Try this five step method:
1) discover a negative thought
2) write it down as a sentence
3) find three or four exceptions to this situation
4) write down the initial sentence + “except when” + exceptions
5) rewrite the sentence from step 4 using no negative words (words not allowed: “no”, “nothing”, “never”, “nobody”, “bad”, etc).
1) you never want to exercise and you feel you are getting fat (hey, this is an example, it is not at all about you)
2) write down “I never want to exercise”
3) a) except when I run with other people, b) except early in the morning, c) except when I give myself a small present afterwards
4) write down “I never want to exercise, except when I find other people to run with, or when I get up early in the morning, or when I give myself a present such as an ice cream”
5) write down “I do like exercising when I meet other runners, or when I get up early in the morning, or when I give myself an ice cream afterwards”.
When you get used to this, you will see your mind starts finding ways to do things, and you will start having a quite positive attitude :)
Hope this helps!
This is actually about goals, in general, not just about this goal.
Thinking about “goal-design” (smart goals and so, where SMART usually stands for S-pecific, M-easurable, A-chievable, R-ealistic and T-ime framed), I was checking what people say in internet about this (until some days ago I didn’t know they could be known with a backronym as “smart” goals). I have found that some people include E-xciting and R-ewarding to make “smarter” goals. And many more versions, of course.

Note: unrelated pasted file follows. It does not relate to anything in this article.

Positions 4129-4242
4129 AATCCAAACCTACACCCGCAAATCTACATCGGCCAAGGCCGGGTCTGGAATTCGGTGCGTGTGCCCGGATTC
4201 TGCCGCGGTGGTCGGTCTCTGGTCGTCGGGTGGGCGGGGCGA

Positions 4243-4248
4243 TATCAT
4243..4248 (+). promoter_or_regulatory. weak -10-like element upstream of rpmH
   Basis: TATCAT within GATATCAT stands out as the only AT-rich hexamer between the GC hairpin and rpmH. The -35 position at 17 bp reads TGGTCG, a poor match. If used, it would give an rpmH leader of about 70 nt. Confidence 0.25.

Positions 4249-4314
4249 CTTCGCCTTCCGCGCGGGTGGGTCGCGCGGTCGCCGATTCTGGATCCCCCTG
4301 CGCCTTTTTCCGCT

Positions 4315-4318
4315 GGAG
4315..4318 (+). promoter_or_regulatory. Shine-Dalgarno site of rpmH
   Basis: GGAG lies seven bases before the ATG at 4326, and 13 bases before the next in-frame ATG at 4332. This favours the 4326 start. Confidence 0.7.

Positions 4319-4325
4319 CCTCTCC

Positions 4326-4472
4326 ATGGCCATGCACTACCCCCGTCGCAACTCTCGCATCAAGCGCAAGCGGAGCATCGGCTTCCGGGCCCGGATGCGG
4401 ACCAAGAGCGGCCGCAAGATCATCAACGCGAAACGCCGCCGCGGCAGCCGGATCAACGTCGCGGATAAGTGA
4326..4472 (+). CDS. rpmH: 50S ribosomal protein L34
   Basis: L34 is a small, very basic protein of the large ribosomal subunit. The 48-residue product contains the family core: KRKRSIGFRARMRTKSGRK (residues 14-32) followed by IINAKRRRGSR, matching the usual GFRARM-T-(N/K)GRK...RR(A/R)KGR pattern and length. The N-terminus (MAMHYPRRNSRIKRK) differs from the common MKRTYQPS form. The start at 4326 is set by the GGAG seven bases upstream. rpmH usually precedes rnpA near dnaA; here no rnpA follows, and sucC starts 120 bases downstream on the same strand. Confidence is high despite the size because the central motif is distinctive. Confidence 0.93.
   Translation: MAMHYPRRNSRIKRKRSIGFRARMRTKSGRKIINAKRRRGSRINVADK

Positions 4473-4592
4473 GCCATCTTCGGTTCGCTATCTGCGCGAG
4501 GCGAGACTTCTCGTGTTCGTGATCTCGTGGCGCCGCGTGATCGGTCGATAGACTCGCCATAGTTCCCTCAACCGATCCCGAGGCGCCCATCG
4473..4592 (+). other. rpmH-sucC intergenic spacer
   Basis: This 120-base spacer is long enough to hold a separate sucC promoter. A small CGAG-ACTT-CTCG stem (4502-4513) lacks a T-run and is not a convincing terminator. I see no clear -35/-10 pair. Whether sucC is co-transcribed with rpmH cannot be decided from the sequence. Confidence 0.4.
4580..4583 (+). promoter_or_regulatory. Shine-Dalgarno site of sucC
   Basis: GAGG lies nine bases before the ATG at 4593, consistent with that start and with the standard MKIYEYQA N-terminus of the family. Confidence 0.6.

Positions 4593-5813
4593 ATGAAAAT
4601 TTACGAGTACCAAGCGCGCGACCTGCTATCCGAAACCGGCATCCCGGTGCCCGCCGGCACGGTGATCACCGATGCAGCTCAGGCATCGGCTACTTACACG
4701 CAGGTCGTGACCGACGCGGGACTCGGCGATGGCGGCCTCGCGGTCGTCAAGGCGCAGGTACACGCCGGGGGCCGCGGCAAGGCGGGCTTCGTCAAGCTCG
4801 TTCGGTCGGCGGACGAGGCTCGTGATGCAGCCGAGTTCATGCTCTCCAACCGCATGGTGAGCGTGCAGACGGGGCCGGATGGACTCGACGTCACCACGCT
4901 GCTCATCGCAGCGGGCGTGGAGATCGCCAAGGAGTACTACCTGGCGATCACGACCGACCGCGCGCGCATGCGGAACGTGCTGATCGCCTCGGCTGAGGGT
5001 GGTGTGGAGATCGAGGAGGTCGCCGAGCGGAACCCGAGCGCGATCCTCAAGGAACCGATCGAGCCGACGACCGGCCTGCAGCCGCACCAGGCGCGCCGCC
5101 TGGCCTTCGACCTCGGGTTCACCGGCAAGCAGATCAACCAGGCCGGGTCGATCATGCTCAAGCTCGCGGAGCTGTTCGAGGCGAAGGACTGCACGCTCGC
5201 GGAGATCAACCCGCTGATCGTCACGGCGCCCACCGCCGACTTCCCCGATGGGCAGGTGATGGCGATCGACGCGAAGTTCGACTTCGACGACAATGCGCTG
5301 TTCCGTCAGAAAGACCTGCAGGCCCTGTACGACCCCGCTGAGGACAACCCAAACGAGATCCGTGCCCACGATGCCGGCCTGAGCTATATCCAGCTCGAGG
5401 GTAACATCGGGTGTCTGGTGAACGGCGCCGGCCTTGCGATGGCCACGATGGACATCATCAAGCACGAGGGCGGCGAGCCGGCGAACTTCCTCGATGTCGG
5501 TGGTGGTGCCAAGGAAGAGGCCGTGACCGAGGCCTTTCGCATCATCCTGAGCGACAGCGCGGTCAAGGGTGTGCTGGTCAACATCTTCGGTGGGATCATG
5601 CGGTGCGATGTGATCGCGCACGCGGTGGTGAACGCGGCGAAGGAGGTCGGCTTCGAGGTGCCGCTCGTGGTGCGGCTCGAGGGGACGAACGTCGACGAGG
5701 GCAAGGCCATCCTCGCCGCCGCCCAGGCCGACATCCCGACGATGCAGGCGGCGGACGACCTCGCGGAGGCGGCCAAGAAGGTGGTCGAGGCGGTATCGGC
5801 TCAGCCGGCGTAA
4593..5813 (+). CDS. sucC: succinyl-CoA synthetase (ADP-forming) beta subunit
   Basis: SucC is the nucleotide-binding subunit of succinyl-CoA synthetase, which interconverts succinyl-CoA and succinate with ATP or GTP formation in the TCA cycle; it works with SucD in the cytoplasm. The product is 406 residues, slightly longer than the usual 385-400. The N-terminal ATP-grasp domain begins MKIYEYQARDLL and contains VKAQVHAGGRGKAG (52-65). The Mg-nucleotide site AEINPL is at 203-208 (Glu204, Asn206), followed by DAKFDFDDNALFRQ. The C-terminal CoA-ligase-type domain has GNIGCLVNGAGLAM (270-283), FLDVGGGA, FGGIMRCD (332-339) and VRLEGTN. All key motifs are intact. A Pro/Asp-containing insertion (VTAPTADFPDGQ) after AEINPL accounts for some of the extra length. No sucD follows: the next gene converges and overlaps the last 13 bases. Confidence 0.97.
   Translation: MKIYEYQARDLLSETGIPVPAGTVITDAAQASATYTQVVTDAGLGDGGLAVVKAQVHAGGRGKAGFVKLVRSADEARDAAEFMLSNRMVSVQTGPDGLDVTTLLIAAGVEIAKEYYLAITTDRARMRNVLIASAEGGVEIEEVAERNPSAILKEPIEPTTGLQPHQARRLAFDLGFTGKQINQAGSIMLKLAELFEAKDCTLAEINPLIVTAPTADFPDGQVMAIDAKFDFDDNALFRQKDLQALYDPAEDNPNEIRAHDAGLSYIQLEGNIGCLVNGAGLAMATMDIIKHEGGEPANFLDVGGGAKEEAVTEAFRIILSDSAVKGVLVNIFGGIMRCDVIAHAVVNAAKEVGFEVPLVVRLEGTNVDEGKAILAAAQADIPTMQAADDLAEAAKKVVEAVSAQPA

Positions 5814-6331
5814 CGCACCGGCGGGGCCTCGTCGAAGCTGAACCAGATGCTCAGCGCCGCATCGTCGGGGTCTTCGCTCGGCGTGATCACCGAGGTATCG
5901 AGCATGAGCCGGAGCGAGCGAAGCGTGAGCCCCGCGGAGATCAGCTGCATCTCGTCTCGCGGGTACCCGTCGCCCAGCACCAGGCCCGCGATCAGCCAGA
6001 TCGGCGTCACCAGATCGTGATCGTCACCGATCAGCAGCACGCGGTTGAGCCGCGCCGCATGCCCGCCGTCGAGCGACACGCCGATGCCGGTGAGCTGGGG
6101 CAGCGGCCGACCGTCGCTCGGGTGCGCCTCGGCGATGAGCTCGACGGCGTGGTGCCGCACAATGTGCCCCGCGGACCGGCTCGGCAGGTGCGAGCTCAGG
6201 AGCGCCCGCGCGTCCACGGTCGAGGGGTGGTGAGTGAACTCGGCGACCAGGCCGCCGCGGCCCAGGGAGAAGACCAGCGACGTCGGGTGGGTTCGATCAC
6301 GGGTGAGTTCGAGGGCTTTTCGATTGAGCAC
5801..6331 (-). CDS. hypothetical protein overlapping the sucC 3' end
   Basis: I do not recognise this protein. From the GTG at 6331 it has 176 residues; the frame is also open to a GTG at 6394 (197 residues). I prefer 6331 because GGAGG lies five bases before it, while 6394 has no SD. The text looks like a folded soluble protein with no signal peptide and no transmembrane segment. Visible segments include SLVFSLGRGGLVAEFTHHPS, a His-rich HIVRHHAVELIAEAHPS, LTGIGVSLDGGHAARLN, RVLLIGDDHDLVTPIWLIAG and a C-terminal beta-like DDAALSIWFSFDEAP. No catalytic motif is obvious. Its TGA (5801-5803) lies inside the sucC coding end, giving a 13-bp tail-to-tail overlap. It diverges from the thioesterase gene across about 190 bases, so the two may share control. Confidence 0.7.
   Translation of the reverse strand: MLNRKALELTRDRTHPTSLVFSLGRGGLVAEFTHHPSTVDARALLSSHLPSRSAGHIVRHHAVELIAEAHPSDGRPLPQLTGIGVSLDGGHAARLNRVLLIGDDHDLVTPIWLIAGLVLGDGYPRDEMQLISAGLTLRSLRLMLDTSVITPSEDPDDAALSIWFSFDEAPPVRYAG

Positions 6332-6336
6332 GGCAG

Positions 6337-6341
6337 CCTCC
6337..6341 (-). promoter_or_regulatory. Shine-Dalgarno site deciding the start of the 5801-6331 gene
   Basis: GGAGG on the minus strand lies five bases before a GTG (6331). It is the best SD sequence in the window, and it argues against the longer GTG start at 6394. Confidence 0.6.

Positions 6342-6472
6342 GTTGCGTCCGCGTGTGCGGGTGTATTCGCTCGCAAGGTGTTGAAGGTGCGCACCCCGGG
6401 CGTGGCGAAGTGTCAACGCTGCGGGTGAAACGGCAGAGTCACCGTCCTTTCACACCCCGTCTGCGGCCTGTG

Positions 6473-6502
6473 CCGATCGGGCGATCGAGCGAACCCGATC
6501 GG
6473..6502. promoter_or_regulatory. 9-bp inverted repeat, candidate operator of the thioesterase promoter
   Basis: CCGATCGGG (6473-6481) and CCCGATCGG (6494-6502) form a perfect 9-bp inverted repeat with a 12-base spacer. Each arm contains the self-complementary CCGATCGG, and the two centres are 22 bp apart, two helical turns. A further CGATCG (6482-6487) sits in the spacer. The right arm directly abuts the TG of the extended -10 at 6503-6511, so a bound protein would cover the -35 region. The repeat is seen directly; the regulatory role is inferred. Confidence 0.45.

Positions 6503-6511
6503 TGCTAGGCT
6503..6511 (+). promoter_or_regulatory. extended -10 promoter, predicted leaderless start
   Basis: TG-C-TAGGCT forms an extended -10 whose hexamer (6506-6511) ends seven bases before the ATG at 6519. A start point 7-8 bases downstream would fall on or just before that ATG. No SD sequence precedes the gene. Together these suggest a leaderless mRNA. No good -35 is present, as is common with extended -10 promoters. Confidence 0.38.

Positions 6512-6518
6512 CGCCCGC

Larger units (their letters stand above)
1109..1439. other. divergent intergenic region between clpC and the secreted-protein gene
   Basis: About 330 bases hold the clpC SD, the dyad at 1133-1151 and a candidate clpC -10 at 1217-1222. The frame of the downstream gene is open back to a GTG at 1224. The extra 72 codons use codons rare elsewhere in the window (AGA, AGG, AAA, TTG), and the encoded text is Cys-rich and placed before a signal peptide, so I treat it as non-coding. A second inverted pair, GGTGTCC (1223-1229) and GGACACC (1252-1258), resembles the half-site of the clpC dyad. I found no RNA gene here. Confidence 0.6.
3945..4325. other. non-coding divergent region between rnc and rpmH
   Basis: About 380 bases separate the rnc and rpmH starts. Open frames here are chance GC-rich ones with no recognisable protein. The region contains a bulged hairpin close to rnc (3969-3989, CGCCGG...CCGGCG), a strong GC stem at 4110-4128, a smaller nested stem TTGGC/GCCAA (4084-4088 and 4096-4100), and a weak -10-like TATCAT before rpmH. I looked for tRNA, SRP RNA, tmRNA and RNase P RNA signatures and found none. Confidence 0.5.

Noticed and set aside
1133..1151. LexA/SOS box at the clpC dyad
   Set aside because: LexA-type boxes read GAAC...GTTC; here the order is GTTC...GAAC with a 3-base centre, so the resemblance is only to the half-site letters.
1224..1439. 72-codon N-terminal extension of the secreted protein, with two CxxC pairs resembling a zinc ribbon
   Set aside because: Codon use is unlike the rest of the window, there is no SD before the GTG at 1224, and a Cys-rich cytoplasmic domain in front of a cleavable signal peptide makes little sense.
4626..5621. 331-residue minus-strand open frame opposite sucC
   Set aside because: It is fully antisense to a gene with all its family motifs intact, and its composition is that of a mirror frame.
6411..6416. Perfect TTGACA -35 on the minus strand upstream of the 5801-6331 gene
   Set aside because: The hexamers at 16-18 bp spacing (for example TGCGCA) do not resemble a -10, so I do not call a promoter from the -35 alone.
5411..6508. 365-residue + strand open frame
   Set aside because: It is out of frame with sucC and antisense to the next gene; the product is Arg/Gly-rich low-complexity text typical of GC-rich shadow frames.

Thinking about a new definition that suits more my point of view, I found the following: A-chievable is close to R-ealistic, and E-xciting is close to R-ewarding, so using just one of each and including three more ingredients (an interesting goal shouldn’t be too easy, should be split into smaller goals and should be reprogrammable, as everything should be reprogrammable, because life is always changing), I have got what I call “smartest” goals:
- Achievable (= Realistic = Not too difficult)
- Reprogrammable (= Transformable)
- Time framed (= With deadline)
- Exciting (= Motivating = Rewarding = Interesting)
- Split into smaller goals
- Tough (= Not too easy = Challenging)
Which of course is not new (as I have seen again in internet after thinking I created something new), but at least it suits my philosophy about how goals should be. Of course everybody has to find his/her own philosophy (different people’s mind works in a different way), so I’m not saying I’m the smartest guy here. For somebody else it might be different.